Sunday, 22 December 2013

The Twelve Posts of Christmas: Chargrilled Sweet Chilli Mango and Tofu Salad

Mangoes are absolutely delicious and in season at Christmas for us Aussies. This is a very substantial salad that could either be a main or side. Chargrill them to make them even sweeter!

4 firm mangoes, cut into slices 5mm thick
1 block firm tofu cut into thick slices
1 small bunch spring onions, finely chopped
3 carrots julienned
4 large tomatoes, cut into wedges
1 bunch kale finely shredded
1/2 cup sweet chilli sauce
1/4 cup white tahini
1/4 cup black tahini
1/4 cup sunflower seeds toasted
Gsarlic infused olive oil to drizzle

Toss tofu in sweet chilli sauce, and chargrill, set aside.
Chargrill mango slices, set aside to cool
Whrn ready to serve, toss kale, tomatoes, carrot, and onion with tofu and mango.
Drizzle both tahinis over the top and sprinkle sunfloer seeds over.
Finish with a drizzle of garlic olive oil.
Serve immediately.

The Twelve Posts of Christmas: Lemon Myrtle Hasselback Potatoes

I won't have any choice but to make potatoes dauphinoise for Christmas this year (siblings and husband expect it!) but I do really like hasselbacks - they look pretty, crisp nicely, and you can put all sorts of flavourings on them. If you fancy some Aussie flavoured ones try some lemon myrtle - it gives them a lovely little tang and these also pair really well with the vegie ribbon tart

Washed roasting potatoes skin on (allow 1 1/2 potatoes per person minimum)
sunflower oil
sea salt flakes
lemon myrtle dried

Cut potatoes in half, and then put cut side down. Using a sharp knife make vertical cuts a few millimetres apart leaving about 1 cm uncut at the bottom. 
Place on a baking tray and drizzle with sunflower oil, sea salt flakes and lemon myrtle. 
Bake at 180C for approximately 40 - 50 minutes until golden and crisp. 

The Twelve Posts of Christmas: Vegan Vegie Ribbon Tart

I have seen vegetable ribbon tarts done a few times but always it is more of a quiche type thing, and not vegan. I can't say I've ever had a really good vegan "quiche" that involves silken tofu. I don't know why, it just doesn't do it for me. This tart is made using a thick silky "custard" using non dairy milk and flour to thicken it, flavoured with onion and thyme. It is based on a very thick white sauce. When baked it sets very well, just allow it to cool a bit before serving. It shouldn't be piping hot - just warm, or it can be cooled completely and served cold. I used sweet potato and zucchini, but you could use any vegetable easily sliced into ribbons like beetroot, parsnips, swedes, or carrots. Bake in a loose bottomed flan tin for easy removal.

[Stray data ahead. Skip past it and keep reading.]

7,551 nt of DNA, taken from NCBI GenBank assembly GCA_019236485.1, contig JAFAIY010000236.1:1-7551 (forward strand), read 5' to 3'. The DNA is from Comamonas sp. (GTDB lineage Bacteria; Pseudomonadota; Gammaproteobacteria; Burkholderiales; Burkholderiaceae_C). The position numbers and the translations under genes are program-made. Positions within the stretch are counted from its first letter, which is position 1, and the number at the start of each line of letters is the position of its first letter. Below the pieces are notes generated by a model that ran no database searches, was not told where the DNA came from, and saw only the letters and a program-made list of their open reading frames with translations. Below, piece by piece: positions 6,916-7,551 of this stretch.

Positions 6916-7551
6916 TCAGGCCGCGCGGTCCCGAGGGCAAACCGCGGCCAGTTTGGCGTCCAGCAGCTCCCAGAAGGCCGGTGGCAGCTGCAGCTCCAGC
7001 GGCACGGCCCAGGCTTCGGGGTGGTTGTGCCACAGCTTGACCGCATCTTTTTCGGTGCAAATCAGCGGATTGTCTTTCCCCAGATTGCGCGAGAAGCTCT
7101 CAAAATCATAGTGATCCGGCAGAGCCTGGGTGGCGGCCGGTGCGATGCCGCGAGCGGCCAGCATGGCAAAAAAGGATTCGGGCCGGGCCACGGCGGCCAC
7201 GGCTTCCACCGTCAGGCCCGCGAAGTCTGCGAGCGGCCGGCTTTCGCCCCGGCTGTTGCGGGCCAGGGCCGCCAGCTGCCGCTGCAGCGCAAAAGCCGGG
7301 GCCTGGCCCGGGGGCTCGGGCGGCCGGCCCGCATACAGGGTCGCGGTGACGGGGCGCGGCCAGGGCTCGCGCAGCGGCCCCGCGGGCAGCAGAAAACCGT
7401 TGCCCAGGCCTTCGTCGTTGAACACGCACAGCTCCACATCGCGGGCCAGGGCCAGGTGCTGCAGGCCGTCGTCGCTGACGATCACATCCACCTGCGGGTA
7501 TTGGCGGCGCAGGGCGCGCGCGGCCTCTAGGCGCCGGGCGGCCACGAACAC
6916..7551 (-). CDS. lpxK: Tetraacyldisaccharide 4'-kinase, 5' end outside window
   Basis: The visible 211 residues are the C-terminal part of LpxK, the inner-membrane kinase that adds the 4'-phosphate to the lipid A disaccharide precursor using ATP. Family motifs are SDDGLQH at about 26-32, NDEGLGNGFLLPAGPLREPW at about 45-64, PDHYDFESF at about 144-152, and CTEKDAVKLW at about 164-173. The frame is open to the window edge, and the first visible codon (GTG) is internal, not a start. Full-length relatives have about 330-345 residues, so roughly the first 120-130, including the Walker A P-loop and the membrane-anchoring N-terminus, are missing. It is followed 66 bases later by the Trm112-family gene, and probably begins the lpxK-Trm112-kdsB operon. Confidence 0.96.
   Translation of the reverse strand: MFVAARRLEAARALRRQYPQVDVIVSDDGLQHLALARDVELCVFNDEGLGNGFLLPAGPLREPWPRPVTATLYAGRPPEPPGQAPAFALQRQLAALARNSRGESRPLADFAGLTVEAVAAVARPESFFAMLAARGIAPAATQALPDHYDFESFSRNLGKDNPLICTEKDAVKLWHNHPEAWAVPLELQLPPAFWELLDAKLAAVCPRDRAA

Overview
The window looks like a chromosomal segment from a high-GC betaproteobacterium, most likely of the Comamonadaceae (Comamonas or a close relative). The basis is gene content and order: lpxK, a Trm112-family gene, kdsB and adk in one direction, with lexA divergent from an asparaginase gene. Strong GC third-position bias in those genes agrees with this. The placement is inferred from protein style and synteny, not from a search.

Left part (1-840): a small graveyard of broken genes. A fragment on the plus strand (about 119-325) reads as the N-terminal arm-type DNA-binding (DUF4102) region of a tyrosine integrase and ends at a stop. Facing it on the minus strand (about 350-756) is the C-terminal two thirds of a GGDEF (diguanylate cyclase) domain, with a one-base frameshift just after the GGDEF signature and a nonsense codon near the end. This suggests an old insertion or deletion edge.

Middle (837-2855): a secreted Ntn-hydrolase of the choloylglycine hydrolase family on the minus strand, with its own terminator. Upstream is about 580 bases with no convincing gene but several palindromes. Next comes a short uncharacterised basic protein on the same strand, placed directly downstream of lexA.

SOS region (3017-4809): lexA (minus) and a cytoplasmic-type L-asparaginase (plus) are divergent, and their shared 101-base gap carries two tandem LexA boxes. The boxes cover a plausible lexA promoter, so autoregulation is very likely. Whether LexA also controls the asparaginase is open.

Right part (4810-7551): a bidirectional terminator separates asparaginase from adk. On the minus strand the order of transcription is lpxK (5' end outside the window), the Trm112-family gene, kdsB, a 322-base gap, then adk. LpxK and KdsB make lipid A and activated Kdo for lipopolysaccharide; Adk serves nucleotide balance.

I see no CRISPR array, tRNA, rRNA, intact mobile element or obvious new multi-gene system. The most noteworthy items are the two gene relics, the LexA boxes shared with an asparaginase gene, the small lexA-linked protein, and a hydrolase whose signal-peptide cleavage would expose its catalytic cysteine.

Base - Savoury Shortcrust Pastry
2 1/4 cups plain flour
1 tablespoon cornflour
125gr vegan butter, softened and cut into cubes
pinch salt
pinch ground pepper
cold water

Sift flour, cornflour, salt, and pepper into a large bowl.
Rub butter through flour using your finger tips until it resembles large breadcrumbs.
Add 1 tablespoon of water and draw mixture together into a ball. If it is still too dry, add water a teaspoon at a time until it holds together.
Roll out and press into your greased tin. Trim edges.
Place in freezer for at least an hour. If you are making ahead cover in clingfilm and leave in freezer until ready to bake.
Blind bake in a 180C preheated oven for 12 minutes, and then remove, and put aside.

2 zucchini
1 sweet potato
1 1/4 cups non dairy milk
1/4 cup plain flour
2 tablespoons vegan butter
1 tablepoon dijon mustard
1 small onion
1 heaped teaspoon chicken style stock
1 tablespoon dried thyme

1.Cut zucchini and sweet potato into ribbons using a mandolin or vegetable peeler. Blanch ribbons in boiling water for a couple of minutes until just softening. Drain and set aside to cool.
2.onion and saute until softened, and set aside.
3.Arrange vegetable ribbons in a circular fashion in pastry base leaving a bit of a gap for the custard to settle in between and support the ribbons.
4.In a small sauce pan on low heat melt butter and then add flour to form a roux. Add milk slowly whisking vigorously to ensure no lumps as it thickens. Add stock, mustard, and onion, and using a hand blender puree until onion has blended. Add thyme, and keep stirring for a few minutes on low heat  to cook out the flour.